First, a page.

Why I Am Not a Maker: When tech culture only celebrates creation, it risks ignoring those who teach, criticize, and take care of others.

I read through the whole article and honestly, to me the author just comes off as bitter that society values the contributions of "makers" more than her contributions--especially because she spends a lot of space arguing that makers have an easy job compared to hers, and that her jobs is more impactful. It'd be a stronger article if it was more self-reflective and she attempted to discern why makers are valued so highly and then base her arguments off that, but instead she starts off from the conclusion that makers should be valued the same as non-makers and then works backwards, which leads to very weak supporting arguments--for example:

As Kate Losse has noted, coders get high salary, prestige, and stock options. The people who do community management—on which the success of many tech companies is based—get none of those.

This is about supply and demand. There are a lot more people qualified to be community managers than people qualified to build your new app from scratch. It's the same reason why the receptionist and the janitors aren't getting cushy stock packages.

Consider the instant gratification of seeing "hello, world" on the screen; it’s nearly the easiest possible way to "make" things, and certainly one where failure has a very low cost.

I think she's really downplaying the difficulty of programming. It's pretty easy to build a tower out of Legos but that doesn't mean that being an architect is easy. I also strongly disagree that "failure has a very low cost," software engineering boondoggles do happen and end up costing a lot of money, not unlike any other field of engineering. I think you could make a convincing argument that failure has a lesser cost than other fields, but I wouldn't say it's "very low". As an aside, the article she linked to really doesn't support her point at all, which gives me the sense that her claim is very unfounded.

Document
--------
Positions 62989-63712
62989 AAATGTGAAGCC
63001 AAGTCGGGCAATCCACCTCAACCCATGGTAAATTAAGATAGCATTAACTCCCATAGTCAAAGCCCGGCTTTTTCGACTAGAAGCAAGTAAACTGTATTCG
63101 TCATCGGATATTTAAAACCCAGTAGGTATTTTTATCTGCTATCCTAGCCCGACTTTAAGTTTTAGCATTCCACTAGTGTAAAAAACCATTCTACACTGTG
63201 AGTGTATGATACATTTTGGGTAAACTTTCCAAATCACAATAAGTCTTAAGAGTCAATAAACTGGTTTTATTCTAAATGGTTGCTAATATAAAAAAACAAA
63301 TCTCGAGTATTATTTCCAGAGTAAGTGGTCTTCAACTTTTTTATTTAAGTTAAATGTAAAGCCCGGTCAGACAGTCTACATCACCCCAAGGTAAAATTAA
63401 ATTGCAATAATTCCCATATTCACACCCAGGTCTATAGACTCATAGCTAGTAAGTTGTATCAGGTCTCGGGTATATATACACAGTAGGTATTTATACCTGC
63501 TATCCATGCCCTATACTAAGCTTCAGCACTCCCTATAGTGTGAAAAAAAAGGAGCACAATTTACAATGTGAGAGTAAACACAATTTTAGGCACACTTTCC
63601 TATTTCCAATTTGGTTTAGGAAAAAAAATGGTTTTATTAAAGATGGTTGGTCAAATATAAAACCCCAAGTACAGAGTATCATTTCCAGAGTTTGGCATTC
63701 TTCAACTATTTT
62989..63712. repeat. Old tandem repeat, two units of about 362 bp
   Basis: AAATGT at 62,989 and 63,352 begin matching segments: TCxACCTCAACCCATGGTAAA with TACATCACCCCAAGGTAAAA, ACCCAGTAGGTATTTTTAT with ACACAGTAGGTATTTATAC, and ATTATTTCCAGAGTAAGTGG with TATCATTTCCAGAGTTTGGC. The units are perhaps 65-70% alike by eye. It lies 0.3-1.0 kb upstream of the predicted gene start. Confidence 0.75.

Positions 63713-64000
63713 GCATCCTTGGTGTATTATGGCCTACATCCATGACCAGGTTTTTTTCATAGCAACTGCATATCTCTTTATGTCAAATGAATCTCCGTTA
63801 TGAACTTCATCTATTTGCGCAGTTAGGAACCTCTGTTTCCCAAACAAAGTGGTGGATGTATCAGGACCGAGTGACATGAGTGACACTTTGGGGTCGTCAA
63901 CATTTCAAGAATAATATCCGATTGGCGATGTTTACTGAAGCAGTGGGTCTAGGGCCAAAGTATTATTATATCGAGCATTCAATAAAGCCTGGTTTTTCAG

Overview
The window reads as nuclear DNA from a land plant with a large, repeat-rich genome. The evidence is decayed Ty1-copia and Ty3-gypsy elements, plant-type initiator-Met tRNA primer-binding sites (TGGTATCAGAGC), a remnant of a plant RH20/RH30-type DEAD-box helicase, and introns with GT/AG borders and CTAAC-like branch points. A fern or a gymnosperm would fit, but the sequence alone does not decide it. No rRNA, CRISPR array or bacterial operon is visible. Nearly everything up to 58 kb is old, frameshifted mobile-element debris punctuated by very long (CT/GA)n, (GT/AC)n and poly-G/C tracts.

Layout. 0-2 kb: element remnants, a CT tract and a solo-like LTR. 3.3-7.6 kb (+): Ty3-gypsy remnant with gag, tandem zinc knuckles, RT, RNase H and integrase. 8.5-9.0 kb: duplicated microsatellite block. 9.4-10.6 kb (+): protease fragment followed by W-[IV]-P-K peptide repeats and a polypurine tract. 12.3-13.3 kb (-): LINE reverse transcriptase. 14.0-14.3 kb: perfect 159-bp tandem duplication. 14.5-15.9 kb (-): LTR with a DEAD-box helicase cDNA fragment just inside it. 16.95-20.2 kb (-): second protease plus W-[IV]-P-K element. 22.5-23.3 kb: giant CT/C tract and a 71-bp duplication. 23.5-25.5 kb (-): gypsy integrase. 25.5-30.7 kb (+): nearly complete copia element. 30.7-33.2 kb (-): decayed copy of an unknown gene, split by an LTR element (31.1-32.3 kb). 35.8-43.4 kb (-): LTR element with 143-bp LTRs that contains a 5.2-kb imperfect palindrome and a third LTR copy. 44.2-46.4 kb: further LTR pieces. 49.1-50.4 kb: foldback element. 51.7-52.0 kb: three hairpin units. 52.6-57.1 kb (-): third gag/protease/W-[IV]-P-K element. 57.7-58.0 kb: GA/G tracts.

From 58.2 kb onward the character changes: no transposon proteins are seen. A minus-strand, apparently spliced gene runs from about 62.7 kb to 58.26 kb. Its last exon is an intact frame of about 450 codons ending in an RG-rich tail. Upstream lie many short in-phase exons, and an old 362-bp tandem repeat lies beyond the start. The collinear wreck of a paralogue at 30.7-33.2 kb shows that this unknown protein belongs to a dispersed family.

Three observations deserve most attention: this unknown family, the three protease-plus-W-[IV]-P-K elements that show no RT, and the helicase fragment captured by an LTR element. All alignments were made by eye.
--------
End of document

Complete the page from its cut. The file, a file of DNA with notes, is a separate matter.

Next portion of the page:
Code is "making" because we've figured out how to package it up into discrete units and sell it, and because it is widely perceived to be done by men.

I think that the former is way, way more important than the latter as far as classifying an occupation as "making". Lawyers, doctors, university professors, investment bankers, etc. are all traditionally male-dominated fields, but I don't think she'd consider any of those to be "makers".

It’s the Searle’s "Chinese room" take on the deeper, richer, messier, less reproducible, immeasurably more difficult version of this that we do with people—change their cognition, abilities, and behaviors. We call the latter "education," and it’s mostly done by underpaid, undervalued women.

I think she really needed to expand on this to have a good argument. Her logic is sound: education is harder than coding, educators get paid less than coders, therefore educators are underpaid. The problem is that she has no support for her first premise: it's essentially just her opinion that education is tougher but she doesn't actually provide any sort of objective evidence that might support her claim. So the rest of her argument just falls apart.